On August 25, 2014, the Minnesota Department of Revenue released Revenue Notice 14-02, which provides an alternative method of apportioning compensation earned by certain corporate directors who are not residents of Minnesota for Minnesota income tax purposes. A copy of the notice is available here. The notice is not applicable to director compensation earned by residents of Minnesota, who are taxed in Minnesota on all of their income regardless of where it is earned.

Summary of Notice

Compensation received by an individual for service on a corporation’s board of directors is generally considered to be income from a trade or business carried on by the individual director. Under Minnesota Statutes Section 290.191, income from a trade or business that is carried on both inside and outside Minnesota must be apportioned among the states in which the business is carried on. Generally, income from the sale of services, including compensation for board service, is apportioned to the state in which the services are “received.” Minnesota Statutes Section 290.191, subdivision 5(j). As discussed below, the application of this standard to income received as compensation for board service is far from clear.

In Revenue Notice 14-02, the Department announced that it would permit an alternative method of apportioning compensation of nonresident directors who are paid for service on one or two corporate boards during a tax year. Service on multiple boards within a unitary business (such as a parent and subsidiary corporation) will be treated for this purpose as service on a single board.

Pursuant to the Notice, a director who does not exceed the two-board limit may apportion compensation for service on each board based solely on the time spent working for that board. Under this method, the percentage of income taxable in Minnesota is the same as the percentage of the director’s time working for that board that was spent in Minnesota. If a director serves on two boards, a separate computation is made for each board.

Nonresident directors who exceed the two-board limit must continue to apportion their compensation for board service based on Minnesota Statutes Section 290.191, subdivision 5(j). Under this statute, income is apportioned to the state in which the services are “received” as long as the corporation has a fixed place of doing business in that state. If the state where the services are received is not readily determinable, or the corporation does not have a fixed place of doing business in that state, the services are apportioned to the location from which the services were ordered or, if that location cannot be determined, from the location to which the services are billed. Alternatively, directors may apply for an alternative method of apportionment under Minnesota Statutes Section 290.20.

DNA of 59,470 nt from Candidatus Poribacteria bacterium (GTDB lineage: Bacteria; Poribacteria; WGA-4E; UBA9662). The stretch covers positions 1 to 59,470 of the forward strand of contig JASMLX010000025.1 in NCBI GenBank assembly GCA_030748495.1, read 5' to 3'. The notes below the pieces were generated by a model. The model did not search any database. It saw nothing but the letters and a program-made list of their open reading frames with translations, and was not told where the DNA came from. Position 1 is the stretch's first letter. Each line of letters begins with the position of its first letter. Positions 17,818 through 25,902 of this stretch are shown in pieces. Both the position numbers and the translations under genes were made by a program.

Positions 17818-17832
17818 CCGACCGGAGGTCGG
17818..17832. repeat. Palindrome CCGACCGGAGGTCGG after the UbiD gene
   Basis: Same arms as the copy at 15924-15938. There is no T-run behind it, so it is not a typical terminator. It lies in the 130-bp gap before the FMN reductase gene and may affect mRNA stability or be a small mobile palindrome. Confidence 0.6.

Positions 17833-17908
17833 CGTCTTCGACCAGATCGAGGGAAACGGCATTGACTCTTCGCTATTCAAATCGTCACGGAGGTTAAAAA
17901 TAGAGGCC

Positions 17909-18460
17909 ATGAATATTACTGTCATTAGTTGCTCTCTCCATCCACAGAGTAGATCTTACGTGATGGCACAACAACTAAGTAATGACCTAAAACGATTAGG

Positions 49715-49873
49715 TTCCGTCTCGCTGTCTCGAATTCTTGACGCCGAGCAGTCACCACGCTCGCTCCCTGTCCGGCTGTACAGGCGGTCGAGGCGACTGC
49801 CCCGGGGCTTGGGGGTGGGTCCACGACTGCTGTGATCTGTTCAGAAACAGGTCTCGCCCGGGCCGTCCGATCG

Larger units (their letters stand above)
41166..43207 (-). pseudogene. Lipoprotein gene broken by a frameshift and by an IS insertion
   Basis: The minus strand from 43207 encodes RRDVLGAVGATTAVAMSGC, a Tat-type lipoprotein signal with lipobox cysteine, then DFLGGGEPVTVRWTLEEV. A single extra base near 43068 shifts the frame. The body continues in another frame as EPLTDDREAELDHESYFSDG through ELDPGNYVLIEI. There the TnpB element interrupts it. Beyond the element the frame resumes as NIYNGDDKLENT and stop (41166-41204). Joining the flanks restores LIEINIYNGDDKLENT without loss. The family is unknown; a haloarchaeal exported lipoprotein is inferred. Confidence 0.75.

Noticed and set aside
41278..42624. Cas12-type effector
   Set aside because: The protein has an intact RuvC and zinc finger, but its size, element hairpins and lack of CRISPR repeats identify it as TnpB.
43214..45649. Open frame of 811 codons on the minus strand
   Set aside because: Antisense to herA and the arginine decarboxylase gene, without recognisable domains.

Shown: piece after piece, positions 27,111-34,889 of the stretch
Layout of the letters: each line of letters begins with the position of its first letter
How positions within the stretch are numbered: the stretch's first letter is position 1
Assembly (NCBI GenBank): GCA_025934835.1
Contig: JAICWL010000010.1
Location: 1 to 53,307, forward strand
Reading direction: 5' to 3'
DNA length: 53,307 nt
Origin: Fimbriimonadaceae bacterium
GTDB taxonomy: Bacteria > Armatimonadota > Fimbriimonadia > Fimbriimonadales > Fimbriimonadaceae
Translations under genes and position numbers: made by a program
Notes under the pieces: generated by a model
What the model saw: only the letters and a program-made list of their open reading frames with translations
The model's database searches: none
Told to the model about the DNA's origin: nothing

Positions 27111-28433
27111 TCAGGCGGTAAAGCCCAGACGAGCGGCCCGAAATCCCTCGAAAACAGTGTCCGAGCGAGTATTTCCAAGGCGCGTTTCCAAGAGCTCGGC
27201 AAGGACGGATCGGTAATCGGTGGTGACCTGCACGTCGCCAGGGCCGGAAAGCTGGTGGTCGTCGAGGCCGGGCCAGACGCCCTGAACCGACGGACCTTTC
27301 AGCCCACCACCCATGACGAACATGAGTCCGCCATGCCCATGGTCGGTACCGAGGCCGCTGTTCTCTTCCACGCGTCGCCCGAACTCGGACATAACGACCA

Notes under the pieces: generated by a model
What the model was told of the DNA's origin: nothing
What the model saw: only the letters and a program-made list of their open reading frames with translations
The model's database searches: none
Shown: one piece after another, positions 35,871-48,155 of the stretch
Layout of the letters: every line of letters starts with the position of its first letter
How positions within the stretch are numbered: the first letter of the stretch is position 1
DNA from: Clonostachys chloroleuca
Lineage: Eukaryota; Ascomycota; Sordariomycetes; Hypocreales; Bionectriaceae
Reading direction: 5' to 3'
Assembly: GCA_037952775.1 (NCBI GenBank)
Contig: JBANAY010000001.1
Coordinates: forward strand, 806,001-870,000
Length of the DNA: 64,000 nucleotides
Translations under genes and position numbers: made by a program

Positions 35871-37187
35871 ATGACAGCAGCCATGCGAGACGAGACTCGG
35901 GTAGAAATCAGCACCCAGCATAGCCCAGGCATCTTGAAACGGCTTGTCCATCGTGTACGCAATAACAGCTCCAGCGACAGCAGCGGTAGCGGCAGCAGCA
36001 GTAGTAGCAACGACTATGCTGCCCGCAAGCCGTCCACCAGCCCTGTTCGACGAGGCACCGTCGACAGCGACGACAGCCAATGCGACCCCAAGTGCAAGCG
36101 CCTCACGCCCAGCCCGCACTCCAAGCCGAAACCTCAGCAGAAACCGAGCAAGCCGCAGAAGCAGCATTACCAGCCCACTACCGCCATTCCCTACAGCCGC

Remaining Questions

Revenue Notice 14-02 provides a relatively clear method of apportionment for nonresident directors who receive compensation for service on one or two corporate boards in a given tax year. However, many questions remain unanswered by this notice, including:

  • For directors who do not exceed the two-board limit, it is not clear exactly what services the director should include when determining his or her “time spent… working for” that board.
  • For directors who exceed the two-board limit, there continues to be little official guidance regarding how to apportion compensation. Although the Notice confirms that Minnesota Statutes Section 290.191, subdivision 5(j) applies, it does not provide any guidance regarding where the services of a director are “received.”
  • For all nonresident directors, it is not clear how deferred compensation will be treated and, in particular, whether such income is apportioned based on the year in which it is earned or the year in which it is received.
  • For all nonresident directors, it is not clear how equity awards (stock options, RSUs, etc.) will be apportioned (for example, if an equity award is vested on issue and the equity award is issued at a meeting outside of Minnesota, it may be that none of the equity award is apportioned to Minnesota).